'Final Cut' Isn't Last Word in Stalker Films


The coolest single element in the walk-don't-run horror sequel "Urban Legends: Final Cut" may be its atmospheric setting, the actual rural campus of Trent University, in Peterborough, Ontario. With blocky poured-concrete buildings and a river-spanning bridge plopped down among wooded hills, the place is a bizarre stylistic mix of faux Frank Lloyd Wright and grim Stalinist modern; call it institutional gothic.

Trent U. must be a pretty oppressive place to spend one's college years. At the same time it should be a perfect setting for a horror film, especially one whose ostensible subjects are the anachronistic intimations of the uncanny that can still occasionally bubble up from the depths of the human brain, even in hard-edged modern environments. At the movies, of course, there's many a slip between "should be" and "is."

"Urban Legends" is the kind of franchise that producers love because the films don't have to be good to be popular--not with a premise like this, the endlessly mutating modern folk tales that even sophisticated city dwellers find irresistible. Factor in the sequel's ingenious setting, a film school packed with ambitious wannabe auteurs, and "Final Cut" has promising raw material to burn--and that's pretty much what's been done.

This killer-stalks-the-campus retread, directed by John Ottman from a script by Paul Harris Boardman and Scott Derrickson, is exactly the kind of flat-footed stalker film that the recent trend-setting hits in the genre have been making fun of. It delivers bald-faced variations on devices that were originally deployed, albeit with a redeeming glint of irony, in the "Scream" films and in "Scary Movie."

An established editor ("The Usual Suspects") and film music composer ("The Cable Guy") making his debut as a director, Ottman, at least, has a couple of career alternatives to fall back on. The hard-working young actors in the large ensemble cast may not be so lucky. Even when the performers are well-cast, like TV veteran Joseph (formerly "Joey") Lawrence, who clearly relishes his smarmy turn as a smug rich kid with family connections in the film business, the movie often leaves them stranded, floundering helplessly in unplayable situations. The lucky ones get killed off early.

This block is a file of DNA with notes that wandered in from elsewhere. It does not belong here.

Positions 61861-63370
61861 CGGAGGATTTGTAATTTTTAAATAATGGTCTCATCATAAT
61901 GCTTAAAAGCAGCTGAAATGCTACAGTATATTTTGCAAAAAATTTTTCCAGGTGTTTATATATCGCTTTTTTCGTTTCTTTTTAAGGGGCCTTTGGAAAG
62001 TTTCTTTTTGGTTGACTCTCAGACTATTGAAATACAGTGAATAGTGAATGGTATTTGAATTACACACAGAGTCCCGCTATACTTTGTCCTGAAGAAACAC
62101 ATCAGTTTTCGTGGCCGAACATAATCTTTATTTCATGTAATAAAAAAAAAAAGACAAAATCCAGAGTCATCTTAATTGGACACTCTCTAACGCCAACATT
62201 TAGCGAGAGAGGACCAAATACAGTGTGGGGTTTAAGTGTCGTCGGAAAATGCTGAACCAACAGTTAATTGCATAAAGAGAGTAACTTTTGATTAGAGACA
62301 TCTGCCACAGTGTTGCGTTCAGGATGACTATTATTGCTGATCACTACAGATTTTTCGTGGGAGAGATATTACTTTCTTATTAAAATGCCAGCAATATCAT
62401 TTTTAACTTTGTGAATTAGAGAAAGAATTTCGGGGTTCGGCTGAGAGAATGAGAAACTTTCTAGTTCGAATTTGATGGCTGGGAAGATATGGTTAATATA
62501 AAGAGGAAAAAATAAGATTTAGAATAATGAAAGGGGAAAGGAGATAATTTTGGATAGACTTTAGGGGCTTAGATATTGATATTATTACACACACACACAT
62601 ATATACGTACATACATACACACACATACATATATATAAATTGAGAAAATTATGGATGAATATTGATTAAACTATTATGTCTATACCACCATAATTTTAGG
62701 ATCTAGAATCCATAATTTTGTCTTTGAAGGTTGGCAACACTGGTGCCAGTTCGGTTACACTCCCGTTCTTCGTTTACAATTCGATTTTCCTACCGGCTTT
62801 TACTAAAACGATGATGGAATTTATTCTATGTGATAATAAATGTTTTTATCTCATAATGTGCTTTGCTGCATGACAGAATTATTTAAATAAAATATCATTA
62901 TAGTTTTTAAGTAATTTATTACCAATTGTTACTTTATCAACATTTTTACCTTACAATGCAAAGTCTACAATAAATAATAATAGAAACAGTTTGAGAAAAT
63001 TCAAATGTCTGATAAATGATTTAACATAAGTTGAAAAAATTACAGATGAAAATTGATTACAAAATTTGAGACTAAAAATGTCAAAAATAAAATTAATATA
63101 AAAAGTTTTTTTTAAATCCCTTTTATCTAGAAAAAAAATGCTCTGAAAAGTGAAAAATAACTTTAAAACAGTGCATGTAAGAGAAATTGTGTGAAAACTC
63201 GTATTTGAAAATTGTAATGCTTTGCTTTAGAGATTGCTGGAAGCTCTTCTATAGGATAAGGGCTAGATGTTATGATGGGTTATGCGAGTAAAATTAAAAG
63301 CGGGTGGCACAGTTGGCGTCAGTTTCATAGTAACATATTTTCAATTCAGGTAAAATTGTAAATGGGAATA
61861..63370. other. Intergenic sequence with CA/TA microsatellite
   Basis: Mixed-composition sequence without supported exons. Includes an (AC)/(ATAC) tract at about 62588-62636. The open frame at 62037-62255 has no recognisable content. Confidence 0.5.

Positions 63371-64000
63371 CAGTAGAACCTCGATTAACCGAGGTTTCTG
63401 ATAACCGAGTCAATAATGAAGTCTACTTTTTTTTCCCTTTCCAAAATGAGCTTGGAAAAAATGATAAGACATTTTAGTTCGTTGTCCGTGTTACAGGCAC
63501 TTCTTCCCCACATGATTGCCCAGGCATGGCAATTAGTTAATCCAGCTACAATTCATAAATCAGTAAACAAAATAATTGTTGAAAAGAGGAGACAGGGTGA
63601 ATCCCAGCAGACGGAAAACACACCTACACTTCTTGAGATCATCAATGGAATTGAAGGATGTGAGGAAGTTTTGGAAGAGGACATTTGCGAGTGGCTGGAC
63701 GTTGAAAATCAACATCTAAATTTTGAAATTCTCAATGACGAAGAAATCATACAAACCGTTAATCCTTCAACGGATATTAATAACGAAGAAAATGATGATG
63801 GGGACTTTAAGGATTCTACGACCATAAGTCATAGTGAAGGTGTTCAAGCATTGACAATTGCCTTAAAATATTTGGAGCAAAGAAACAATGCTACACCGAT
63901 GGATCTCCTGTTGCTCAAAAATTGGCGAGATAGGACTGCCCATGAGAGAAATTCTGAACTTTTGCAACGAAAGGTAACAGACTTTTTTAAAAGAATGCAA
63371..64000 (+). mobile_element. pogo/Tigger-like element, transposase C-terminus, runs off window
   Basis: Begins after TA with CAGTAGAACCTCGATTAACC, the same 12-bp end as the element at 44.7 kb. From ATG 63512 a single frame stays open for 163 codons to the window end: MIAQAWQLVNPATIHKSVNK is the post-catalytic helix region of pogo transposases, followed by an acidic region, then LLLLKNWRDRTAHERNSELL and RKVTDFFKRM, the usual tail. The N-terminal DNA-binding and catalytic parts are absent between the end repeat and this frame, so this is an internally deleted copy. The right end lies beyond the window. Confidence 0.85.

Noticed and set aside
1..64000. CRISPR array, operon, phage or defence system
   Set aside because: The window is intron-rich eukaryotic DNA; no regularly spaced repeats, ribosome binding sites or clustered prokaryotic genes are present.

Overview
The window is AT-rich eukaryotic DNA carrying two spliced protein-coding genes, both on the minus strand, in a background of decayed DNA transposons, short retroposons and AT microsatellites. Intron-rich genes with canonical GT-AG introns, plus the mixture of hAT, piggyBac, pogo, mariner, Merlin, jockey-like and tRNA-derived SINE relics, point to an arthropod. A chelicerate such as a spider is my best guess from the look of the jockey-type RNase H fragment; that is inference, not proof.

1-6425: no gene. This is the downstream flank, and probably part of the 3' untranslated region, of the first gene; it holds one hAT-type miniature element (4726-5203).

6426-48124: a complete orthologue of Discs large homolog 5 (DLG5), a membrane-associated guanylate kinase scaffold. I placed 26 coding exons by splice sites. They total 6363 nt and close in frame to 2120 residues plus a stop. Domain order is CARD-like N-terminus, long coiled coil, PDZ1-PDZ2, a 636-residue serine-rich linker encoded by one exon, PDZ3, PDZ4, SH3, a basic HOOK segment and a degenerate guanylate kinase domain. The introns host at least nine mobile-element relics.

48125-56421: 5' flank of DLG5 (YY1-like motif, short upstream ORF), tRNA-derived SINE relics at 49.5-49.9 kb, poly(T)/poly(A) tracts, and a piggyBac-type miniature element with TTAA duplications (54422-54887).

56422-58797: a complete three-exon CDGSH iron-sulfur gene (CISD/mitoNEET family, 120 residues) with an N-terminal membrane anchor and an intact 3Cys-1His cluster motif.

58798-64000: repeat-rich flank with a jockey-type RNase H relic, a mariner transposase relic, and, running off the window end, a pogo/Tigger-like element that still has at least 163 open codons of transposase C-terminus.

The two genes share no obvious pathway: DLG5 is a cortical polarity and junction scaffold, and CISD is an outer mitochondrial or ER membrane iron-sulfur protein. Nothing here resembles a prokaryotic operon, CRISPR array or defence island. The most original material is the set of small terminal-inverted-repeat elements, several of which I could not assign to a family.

Jennifer Morrison (the ghost in "Stir of Echoes") staunchly fills the inquisitive coed role occupied by Alicia Witt in the 1998 original. As a hot undergraduate directing prospect, hard at work on an urban legend-related thesis film, Morrison's smart and sensible Amy Mayfield begins to suspect that her classmates are being eliminated, permanently, from the competition for a prestigious annual award.

Amy teams up with the hunky twin brother of one of the murder victims (both siblings are played by Matthew Davis) and a two-fisted security guard (Loretta Devine, the only holdover in the cast) for some late-night sessions of perfunctory detective work.

After sitting through a tired and tiring film like this, we're naturally tempted to write off the entire genre, to dismiss it as hackneyed or played out. But in the right hands the teen scare picture still has some life in it. Just this year, for instance, there was Glen Morgan and James Wong's "Final Destination," a smartly crafted entry with a playful, surreal atmosphere.

The "Urban Legends" concept seems tailor-made for that kind of ingenuity, for a little bit of sly wit and playfulness. Movies like "Final Cut" are bunker-mentality productions, safe, square and purely functional, like buildings made from poured concrete.

* MPAA rating: R, for violence/gore, language and some sexuality. Times guidelines: standard horror movie violence with a couple of inventively grisly moments and one simulated sex scene.

'Urban Legends: Final Cut'

Jennifer Morrison: Amy Mayfield

Matthew Davis: Travis/Trevor Stark

Hart Bochner: Professor Solomon

Loretta Devine: Reese Wilson

Joseph Lawrence: Graham Manning

Anson Mount: Toby

Eva Mendes: Vanessa

Phoenix Pictures presents a Neal H. Moritz/Gina Matthews Production. A Columbia Pictures release. Director John Ottman. Writers Paul Harris Boardman & Scott Derrickson. Based on characters created by Silvio Horta. Producers Neal H. Moritz, Gina Matthews, Richard Luke Rothschild. Director of photography Brian Pearson. Editors John Ottman, Rob Kobrin. Costume designers Marie-Sylvie Deveau, Trysha Bakker. Production designer Mark Zuelzke. Music John Ottman. Running time: 1 hour, 34 minutes.

In general release.

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